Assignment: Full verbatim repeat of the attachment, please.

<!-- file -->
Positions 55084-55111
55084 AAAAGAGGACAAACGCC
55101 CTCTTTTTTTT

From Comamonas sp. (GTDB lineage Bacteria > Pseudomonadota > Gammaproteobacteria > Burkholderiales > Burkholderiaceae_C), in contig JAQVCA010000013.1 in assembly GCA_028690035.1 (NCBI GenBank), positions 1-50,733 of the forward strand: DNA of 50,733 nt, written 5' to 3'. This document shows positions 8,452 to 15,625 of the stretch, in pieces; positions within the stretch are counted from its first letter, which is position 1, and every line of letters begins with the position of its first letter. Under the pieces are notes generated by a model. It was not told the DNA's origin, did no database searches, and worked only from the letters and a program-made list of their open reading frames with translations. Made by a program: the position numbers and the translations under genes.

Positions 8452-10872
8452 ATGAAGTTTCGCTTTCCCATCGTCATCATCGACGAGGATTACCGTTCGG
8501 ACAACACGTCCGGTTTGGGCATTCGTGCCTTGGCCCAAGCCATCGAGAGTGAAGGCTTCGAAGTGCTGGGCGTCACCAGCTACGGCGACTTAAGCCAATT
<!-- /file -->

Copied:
Positions 55084-55111
55084 AAAAGAGGACAAACGCC
55101 CTCTTTTTTTT

From Comamonas sp. (GTDB lineage Bacteria > Pseudomonadota > Gammaproteobacteria > Burkholderiales > Burkholderiaceae_C), in contig JAQVCA010000013.1 in assembly GCA_028690035.1 (NCBI GenBank), positions 1-50,733 of the forward strand: DNA of 50,733 nt, written 5' to 3'. This document shows positions 8,452 to 15,625 of the stretch, in pieces; positions within the stretch are counted from its first letter, which is position 1, and every line of letters begins with the position of its first letter. Under the pieces are notes generated by a model. It was not told the DNA's origin, did no database searches, and worked only from the letters and a program-made list of their open reading frames with translations. Made by a program: the position numbers and the translations under genes.

Positions 8452-10872
8452 ATGAAGTTTCGCTTTCCCATCGTCATCATCGACGAGGATTACCGTTCGG
8501 ACAACACGTCCGGTTTGGGCATTCGTGCCTTGGCCCAAGCCATCGAGAGTGAAGGCTTCGAAGTGCTGGGCGTCACCAGCTACGGCGACTTAAGCCAATT